# A sequence converges $\iff$ it's Cauchy. Proof of ($\Leftarrow$) (Abbott p 59 t2.6.4)

Lemma 2.6.3 $\implies (x_{n})$ is bounded. So use the Bolzano-Weierstrass Theorem to produce a convergent subsequence $(x_{n_{k}})$ . Set $x= \lim x_{n_{k}}.$ So $(x_{{n_{k}}}) \to x. \quad \Large{(♪)}$. The idea is to show that the original sequence $(x_{n})$ converges to this same limit. Once again, use a triangle inequality argument. $\color{brown}{\text{ We know the terms in the subsequence are getting close to the limit$x$} }$. $\color{forestgreen}{\text{$(x_{n})$is assumed to be Cauchy, so the terms in the tail of$(x_{n})$are near each other. } \qquad (♫)}$ Thus, make each of these distances less than half of the prescribed $\epsilon$.

1. Where are the 'ideas' of this proof on top from? I cannot predict things, and I don't want to memorize all these steps to remember how to prove this on the exam. Is there any intuition?

Let $\epsilon >0$. Because $(x_{n})$ is Cauchy, there exists $N$ such that $|x_{n}-x_{m}|< e/2$ whenever $m,\ n\geq N$.

By $(♪)$, choose a term in this subsequence, call it $x_{n_{m}}$, with $n_{m}\geq \color{red}{N}$and $|x_{n_{m}}-x|<\frac{\epsilon}{2}.$

2. Why $n_{m}\geq \color{red}{N}$?
$(♪)$ implies that for all $\varepsilon/2 > 0$, there exists $N_1$ such that $n_m \ge N_1 \implies |x_{\Large{n_{m}}} -x|< \varepsilon/2$.
But $N_1$ doesn't relate to $\color{Red}{N}$? Why didn't proof write what I wrote in this box?

$n_{m}$ has the desired property for the original sequence $(x_{n})$, because if $n \ge n_{m}$. then \begin{align} |x_{n}-x|\ & =\ |x_{n}-x_{\Large{n_{m}}} \; + x_{\Large{n_{m}}} - x| \\ & \leq\ \color{forestgreen}{|x_{n}-x_{\Large{n_{m}}}|}+ \color{brown}{|x_{\Large{n_{m}}}-x|} \\ & <\frac{\epsilon}{2}+\frac{\epsilon}{2} \end{align}

3. How does the green sentence $\color{forestgreen}{(♫)}$ signify $\color{forestgreen} { |x_{n}-x_{\Large{n_{m}}}| }$ ?

I think gowers.wordpress.com expatiates on this here.

• 2. They are different $N$s, yes. (3) What?? You add and subtract...(4) $N$ is large. – IAmNoOne May 3 '14 at 19:35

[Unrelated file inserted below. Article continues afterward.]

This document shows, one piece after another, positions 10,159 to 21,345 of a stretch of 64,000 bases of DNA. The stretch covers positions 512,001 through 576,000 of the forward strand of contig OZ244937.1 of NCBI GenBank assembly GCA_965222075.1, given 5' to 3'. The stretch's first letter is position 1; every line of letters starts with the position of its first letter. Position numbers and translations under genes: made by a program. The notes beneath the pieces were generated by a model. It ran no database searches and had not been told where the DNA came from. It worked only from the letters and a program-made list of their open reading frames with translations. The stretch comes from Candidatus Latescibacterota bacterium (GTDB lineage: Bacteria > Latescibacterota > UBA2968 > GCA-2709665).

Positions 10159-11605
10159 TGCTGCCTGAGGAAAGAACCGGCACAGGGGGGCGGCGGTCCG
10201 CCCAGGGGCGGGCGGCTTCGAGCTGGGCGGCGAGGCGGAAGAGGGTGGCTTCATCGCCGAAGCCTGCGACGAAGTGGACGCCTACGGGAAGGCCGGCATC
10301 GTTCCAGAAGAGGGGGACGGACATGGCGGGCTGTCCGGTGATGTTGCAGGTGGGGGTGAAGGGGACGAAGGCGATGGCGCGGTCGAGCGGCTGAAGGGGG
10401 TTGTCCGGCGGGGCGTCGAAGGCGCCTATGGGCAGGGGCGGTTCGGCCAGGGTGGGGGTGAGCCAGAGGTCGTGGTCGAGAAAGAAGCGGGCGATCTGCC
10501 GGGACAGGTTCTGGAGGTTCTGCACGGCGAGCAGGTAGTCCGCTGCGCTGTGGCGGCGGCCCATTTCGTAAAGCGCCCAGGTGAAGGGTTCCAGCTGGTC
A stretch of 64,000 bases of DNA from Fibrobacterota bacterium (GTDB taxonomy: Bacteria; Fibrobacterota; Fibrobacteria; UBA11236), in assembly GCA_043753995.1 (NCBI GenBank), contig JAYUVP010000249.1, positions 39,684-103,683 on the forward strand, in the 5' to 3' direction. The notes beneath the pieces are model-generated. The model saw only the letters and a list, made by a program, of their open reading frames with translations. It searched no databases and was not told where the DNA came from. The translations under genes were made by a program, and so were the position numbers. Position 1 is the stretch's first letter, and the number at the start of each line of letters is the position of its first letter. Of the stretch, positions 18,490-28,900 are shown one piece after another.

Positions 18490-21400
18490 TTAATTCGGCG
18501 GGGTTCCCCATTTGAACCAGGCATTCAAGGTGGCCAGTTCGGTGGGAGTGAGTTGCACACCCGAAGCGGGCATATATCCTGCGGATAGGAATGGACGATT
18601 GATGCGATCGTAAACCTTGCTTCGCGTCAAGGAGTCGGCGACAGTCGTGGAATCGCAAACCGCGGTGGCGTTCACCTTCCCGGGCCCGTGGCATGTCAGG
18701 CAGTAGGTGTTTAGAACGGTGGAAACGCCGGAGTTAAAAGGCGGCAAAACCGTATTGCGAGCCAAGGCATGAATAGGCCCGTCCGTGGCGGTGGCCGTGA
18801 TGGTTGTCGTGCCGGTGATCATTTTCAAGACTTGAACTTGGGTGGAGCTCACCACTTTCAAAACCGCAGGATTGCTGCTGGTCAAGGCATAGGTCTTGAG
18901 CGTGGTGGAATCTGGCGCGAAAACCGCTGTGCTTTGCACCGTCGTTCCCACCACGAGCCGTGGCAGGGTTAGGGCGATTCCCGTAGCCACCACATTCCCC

• This is extraordinarily hard to understand, because of the the weird coloring, the use of symbols in place of words, and above all the nonstandard English. – Potato May 3 '14 at 19:41
• The issues that user Potato points out were described at meta.math.stackexchange.com/questions/12885/… . There is nothing wrong with speaking English as a foreign language - but please use English as simple as possible to express the question, avoid complicated formatting, and avoid lengthy quotes. – Carl Mummert May 3 '14 at 19:57
• @Potato what's hard? please write me. – Analysis May 3 '14 at 20:15
• @CarlMummert thanks. anything else to better now? i don't like complicated formatting, and lengthy quotes – Analysis May 3 '14 at 20:16

For 1, the intuition really comes from just being comfortable with what the definitions are really saying. The proof can be summed up fairly nicely as

• if our sequence $(x_n)$ is Cauchy, then (by definiton) the terms in the sequence, the $x_n$, are getting closer and closer to each other,
• Bolzano-Weierstrass gives a convergent subsequence $(x_{n_k})$, so the Cauchy property of $(x_n)$ (which includes the $x_{n_k}$) means the terms are all getting closer to one another, in particular, to the elements of $(x_{n_k})$ which are getting closer to the limit of the convergent subsequence.

So the terms of $(x_n)$ should be tending to the limit of the $x_{n_k}$ as well. As you've written, the definitions make this all precise, but it's really just a matter of reflecting on what Cauchy/convergent mean: points getting close to each other/a limit.

For 2, it's perhaps a little sloppy to do this if they haven't gone over this before, but you are correct that the $N$ and the $N_1$ do not have to be related. However, the condition is for all $n \geq N$ and for all $n_m\geq N_1$, so set $N' = \max(N,N_1)$ and you can use the same $N'$ for both the original sequence being Cauchy and the subsequence converging.

Why? Any $n\geq N'$ is certainly greater than $N$ by the choice of $N'$, and similarly any $n_m\geq N'$ must be greater than or equal to $N_1$, so the conditions we want hold.

They seem to have glossed this here and just set $N$ to be something large enough, like the $N'$ chosen above. You can always pick a larger $N$ because the condition is for all $n$ larger anyway, so this is a detail that will likely be glossed over for the rest of the book and is good to be comfortable with!

For 3, $(x_n)$ is Cauchy. So, you know that for $n,m\geq N$ we have $|x_n - x_m| < \epsilon/2$. So if $n,n_m\geq N$, the last line follows. But we chose them so that $n \geq n_m \geq N$, and everything works out!

• thanks. in your 2e bullet, what sequence do you refer to when you write 'the Cauchy property means the terms are all getting closer to one another' – Analysis May 14 '14 at 10:44
• and in your 2e paragraph, which limit do you refer to, 'So the sequence should be tending to the limit as well' ? – Analysis May 14 '14 at 10:44